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Particulate Matter Estimation from Photochemistry: A Modelling Approach Using Neural Networks and Synoptic Clustering

Category: Aerosol and Atmospheric Chemistry

Volume: 16 | Issue: 9 | Pages: 2067-2084
DOI: 10.4209/aaqr.2015.07.0481
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Michael Taylor 1, Adrianos Retalis1, Helena A. Flocas2

  • 1 Institute for Environmental Research and Sustainable Development, National Observatory of Athens, I. Metaxa and Vas. Pavlou, Penteli, Athens 15236, Greece
  • 2 Department of Environmental Physics and Meteorology, National and Kapodistrian University of Athens, Athens 15784, Greece

Highlights

A neural network model of PM10 in terms of NO, NO2 and O3 photochemistry.

Validation with a 10 year data record at 10 nodes in a national air quality network.

Incorporation of a daily synoptic classification of the atmospheric circulation.

High accuracy routine measurements have RMSE ≈ 11 µg m–3 across all station nodes.


Abstract

We report on the development and validation of a neural network (NN) model of PM10 concentrations in terms of photochemical measurements of NO, NO2 and O3 and temporal parameters that include the day of the week and the day of the year with its sinusoidal variation. A long-term record (≈ 10 yr) from 2001–2012 (inclusive) assembled from measurements taken at 10 station nodes in the air quality monitoring network of the Greater Athens Area in Greece has been used. Eight synoptic categorizations of the circulation at 850 hPa were used to partition the data record, and to train individual NNs with Bayesian regularization using 90% of available data for different atmospheric conditions. The time series of PM10 estimates was then reconstructed from the partitioned output. As a control, a NN without synoptic clustering was trained on the same data. The remaining 10% of the data was used for testing the simulation performance. NN models with synoptic clustering achieved an average root mean square error (RMSE) ≈ 16 µg m–3 across the station nodes with an average index of agreement (IA) of 0.71 (somewhat better than the control network whose performance statistics were RMSE ≈ 17 µg m–3 and IA = 0.61, respectively). For routine measurements below the EU Air Quality Directive limit value of 50 µg m–3, the average error is as low as RMSE ≈ 11 µg m–3 across the station nodes. NN models were found to strongly outperform analogous MLR models over all station nodes.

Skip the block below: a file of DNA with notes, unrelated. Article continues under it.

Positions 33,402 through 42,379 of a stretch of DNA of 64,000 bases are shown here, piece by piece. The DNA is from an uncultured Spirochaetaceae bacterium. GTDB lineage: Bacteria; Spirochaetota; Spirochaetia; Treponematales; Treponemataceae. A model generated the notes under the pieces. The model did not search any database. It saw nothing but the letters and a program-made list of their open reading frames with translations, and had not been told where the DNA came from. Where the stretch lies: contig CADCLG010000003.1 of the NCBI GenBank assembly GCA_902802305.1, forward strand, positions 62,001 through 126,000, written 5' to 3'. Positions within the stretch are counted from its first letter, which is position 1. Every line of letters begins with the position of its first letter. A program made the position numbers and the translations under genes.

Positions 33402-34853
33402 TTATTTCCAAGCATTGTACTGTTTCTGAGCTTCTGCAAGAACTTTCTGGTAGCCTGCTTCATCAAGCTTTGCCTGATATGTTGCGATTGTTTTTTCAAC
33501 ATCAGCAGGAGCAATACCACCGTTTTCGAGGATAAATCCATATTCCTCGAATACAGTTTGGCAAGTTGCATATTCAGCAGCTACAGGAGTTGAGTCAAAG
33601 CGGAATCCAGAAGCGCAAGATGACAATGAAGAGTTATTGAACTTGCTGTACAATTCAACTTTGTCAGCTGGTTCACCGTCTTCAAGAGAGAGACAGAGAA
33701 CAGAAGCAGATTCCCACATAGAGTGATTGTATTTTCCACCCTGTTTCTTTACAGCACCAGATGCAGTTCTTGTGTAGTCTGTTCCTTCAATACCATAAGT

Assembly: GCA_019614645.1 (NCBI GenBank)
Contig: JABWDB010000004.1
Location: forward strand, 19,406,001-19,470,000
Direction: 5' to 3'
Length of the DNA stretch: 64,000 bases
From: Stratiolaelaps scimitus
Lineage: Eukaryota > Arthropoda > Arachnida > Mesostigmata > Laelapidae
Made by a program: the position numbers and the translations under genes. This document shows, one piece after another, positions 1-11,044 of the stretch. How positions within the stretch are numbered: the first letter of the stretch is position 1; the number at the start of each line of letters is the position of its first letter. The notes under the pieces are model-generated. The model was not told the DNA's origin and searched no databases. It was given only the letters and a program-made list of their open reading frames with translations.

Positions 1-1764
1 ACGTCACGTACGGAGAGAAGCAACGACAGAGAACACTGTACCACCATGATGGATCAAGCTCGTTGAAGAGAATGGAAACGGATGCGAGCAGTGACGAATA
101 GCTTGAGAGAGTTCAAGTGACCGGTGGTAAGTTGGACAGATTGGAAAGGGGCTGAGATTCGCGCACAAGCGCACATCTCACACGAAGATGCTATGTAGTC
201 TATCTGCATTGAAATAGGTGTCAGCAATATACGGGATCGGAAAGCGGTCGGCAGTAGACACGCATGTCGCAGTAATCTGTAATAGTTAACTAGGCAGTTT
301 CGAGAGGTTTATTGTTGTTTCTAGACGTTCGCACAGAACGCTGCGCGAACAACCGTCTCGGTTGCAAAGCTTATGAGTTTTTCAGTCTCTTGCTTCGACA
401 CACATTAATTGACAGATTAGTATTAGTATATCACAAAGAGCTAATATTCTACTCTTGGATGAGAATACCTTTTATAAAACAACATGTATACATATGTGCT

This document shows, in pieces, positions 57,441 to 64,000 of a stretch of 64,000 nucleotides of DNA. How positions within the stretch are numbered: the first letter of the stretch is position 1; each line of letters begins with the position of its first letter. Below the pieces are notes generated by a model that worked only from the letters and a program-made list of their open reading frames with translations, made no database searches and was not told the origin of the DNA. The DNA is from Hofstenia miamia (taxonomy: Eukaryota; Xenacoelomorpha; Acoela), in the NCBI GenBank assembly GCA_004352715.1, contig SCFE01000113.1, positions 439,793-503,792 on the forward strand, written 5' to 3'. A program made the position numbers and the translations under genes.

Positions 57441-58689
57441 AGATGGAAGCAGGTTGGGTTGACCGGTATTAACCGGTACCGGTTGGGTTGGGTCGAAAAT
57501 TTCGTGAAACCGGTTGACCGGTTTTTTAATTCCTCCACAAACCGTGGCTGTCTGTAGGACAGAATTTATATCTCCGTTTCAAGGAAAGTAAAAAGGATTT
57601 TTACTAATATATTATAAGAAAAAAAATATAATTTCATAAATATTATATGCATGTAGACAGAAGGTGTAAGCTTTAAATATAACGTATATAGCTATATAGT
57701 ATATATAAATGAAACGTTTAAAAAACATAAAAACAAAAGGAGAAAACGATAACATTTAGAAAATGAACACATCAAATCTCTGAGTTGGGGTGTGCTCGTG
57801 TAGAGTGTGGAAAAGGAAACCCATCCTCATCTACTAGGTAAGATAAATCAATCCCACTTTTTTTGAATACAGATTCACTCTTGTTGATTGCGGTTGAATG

Keywords

Particulate matter Photochemistry Air quality Synoptic classification Neural networks


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